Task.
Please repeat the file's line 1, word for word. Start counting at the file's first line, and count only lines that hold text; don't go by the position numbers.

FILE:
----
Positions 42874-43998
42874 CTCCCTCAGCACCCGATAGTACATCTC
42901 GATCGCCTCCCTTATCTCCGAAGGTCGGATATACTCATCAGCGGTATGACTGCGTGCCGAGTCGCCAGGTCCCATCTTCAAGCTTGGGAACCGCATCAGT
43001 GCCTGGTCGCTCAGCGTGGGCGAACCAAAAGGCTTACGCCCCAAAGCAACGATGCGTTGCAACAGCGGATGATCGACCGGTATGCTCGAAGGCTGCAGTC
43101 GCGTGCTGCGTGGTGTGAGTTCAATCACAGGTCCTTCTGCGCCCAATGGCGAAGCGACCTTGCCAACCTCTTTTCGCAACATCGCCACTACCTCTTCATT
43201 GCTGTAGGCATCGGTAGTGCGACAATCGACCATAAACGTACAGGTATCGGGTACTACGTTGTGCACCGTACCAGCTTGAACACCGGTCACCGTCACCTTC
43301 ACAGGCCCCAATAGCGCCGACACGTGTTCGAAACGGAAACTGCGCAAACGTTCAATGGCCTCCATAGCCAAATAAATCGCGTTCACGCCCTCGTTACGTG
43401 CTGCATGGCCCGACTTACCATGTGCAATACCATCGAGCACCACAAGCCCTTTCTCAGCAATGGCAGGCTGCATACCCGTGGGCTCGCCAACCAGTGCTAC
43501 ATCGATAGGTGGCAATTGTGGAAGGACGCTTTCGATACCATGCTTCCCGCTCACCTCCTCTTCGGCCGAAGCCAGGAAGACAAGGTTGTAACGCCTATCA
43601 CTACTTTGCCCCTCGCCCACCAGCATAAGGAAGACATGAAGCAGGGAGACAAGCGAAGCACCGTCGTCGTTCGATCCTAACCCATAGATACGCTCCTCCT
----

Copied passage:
Positions 42874-43998